War, Reality… and SF

Why do human beings go to war? This is a question that scholars, psychologists, historians, economists, military leaders, and others have debated over the ages. I won’t propose an answer to the question, but I will raise some questions about some of the commonly accepted reasons.

If human beings are generally aggressive, and war results from that aggression, why is it that we always go to war against comparative strangers and attempt to kill them, when most violence experienced by most people is from those they know and to whom they are far closer? Historically, in the United States, approximately 22 percent of murders were committed by family members of the victim, while in 53 percent of the cases, the offender and victim were acquaintances. Other offenses, from rape to robbery, from fraud to assault, are not committed against us by those in other lands, against whom we make war, but by those in our own communities.

Another reason given for war is a national need for resources or economic gain. Yet most wars cost far more than any potential gain to either party. By definition, the loser doesn’t gain and may lose independence and resources, and its citizens can lose personal freedoms, if not their lives. But the winner often loses far more than it can possibly regain. The current estimate for the relatively “small” [and it is, in historical terms] war in Iraq is an annual cost of $200 billion. Almost five years into this war, the U.S. cost alone is approaching one trillion dollars and has resulted in nearly 4,000 deaths of U.S. military personnel. This doesn’t include, depending on who is making the estimates, the deaths of between 60,000 and one million Iraqi soldiers, terrorists, and civilians. And for this expenditure, exactly what did we gain, either economically or politically? We aren’t getting any more oil, and we haven’t lowered the price of crude oil. In fact, before the 2003 invasion the price of crude was running at around $30 a barrel, and lately it’s been running over $90/barrel, and sometimes over $100/barrel, and we’re more dependent on imported oil than ever.

Another reason that people give for war is the need to project or protect power and leadership. Let’s see. We seized the Philippines from Spain in the Spanish American War, occupied the islands for over 40 years, lost men defending them in WWII, spent billions propping up corrupt governments, and finally turned over billions of dollars of facilities to the Philippine government when the last U.S. military bases were closed in 1992. Fifty years after we lost over 50,000 men in Korea, we’re still faced with a renegade regime in North Korea that is flirting with developing a nuclear capacity, and we’re still paying to maintain troops in South Korea. Thirty-five years after we lost over 55,000 soldiers and pulled out of Vietnam, we’re the ones begging for trade concessions from them… and from China. After two invasions of Iraq and one of Afghanistan, we haven’t stopped Al Qaeda, and we’ve lost more soldiers in Iraq and Afghanistan than we lost civilians in the 9/11 twin towers disaster.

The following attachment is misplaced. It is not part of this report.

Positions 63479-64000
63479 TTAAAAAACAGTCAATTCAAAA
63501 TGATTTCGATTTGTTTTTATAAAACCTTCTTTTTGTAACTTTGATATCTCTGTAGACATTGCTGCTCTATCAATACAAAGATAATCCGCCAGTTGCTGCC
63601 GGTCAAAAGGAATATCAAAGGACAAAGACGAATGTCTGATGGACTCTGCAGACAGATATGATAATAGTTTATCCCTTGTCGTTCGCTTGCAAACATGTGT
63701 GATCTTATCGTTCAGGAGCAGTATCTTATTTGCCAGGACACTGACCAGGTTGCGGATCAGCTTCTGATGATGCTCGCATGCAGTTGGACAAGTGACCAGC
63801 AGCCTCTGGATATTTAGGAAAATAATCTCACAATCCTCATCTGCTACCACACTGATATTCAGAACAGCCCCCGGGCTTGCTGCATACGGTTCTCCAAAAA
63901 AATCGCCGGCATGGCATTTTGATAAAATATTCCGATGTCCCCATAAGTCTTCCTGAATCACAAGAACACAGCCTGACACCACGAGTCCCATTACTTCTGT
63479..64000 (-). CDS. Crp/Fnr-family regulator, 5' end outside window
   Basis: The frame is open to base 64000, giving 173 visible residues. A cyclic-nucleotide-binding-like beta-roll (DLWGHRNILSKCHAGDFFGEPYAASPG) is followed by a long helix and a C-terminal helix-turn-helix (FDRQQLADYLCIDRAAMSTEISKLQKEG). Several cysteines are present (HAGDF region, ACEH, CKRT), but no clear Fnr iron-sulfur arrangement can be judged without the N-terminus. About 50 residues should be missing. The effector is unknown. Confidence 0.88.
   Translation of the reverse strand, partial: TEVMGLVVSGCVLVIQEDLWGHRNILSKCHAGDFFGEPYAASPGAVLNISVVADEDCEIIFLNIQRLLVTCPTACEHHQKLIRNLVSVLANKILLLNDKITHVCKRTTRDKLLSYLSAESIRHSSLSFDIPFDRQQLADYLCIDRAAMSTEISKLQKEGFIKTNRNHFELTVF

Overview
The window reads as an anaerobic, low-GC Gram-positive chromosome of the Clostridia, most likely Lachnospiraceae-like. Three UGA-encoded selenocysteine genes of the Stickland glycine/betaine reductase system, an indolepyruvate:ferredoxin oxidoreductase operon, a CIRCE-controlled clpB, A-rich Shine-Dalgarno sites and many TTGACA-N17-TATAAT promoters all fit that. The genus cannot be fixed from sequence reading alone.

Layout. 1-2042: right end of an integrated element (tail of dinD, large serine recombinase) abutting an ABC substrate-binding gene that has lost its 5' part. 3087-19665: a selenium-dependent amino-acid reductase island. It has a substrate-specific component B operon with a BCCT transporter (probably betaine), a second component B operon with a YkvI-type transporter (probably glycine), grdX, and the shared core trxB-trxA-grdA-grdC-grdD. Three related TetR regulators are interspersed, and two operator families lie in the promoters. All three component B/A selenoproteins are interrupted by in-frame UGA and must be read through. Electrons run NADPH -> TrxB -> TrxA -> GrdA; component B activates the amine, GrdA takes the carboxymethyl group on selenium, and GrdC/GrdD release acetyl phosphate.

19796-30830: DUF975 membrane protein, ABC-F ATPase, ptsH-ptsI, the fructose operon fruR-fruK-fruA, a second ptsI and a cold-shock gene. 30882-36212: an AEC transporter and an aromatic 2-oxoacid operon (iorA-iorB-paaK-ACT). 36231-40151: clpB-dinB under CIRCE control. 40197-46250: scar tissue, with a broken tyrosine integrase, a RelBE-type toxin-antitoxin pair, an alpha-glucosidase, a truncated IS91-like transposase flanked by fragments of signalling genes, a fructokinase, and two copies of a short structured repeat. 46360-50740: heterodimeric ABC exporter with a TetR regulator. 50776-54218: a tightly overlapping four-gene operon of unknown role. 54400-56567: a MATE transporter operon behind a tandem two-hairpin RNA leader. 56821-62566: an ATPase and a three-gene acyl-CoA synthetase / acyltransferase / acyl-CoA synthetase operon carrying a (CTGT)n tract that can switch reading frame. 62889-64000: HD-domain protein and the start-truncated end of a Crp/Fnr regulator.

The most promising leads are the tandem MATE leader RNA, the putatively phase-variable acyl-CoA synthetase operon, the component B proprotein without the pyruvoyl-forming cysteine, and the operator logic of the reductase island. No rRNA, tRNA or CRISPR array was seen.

Another reason for war is “to protect ourselves.” I’d be naive not to say that at times this is a necessity, as in the case of WWII, but I have trouble seeing how the war in Iraq has increased our safety, or how fighting in Vietnam made us safer.

Another reason given is to “protect human rights.” Again, pardon me, but history doesn’t show the United States exactly rushing to protect all the Jews of Europe against Hitler. We did show great sorrow after the fact, but pretty much all of the major non-Nazi powers of Europe, as well as the United States, ignored what was going on until after WWII. We’ve ignored, except for a few diplomatic notes and protests, the genocide in Darfur, and the abuses of Stalin, Pol Pot, and countless other dictators — except when it suited other purposes. And now, we tolerate a president who claims that restricting torture of suspected terrorists will make us weaker as a nation.

So just exactly why do we as humans have to fight so many wars? Could it just be that, all protests to the contrary, as a species we really like conflict?

I’ve only seen this addressed directly once in SF, in Alan Dean Foster’s series The Damned. And, from what I recall, that series didn’t do all that well. He postulated that humans were bred to be warriors… and we didn’t want to face it. Neither did many of the critics. Imagine that.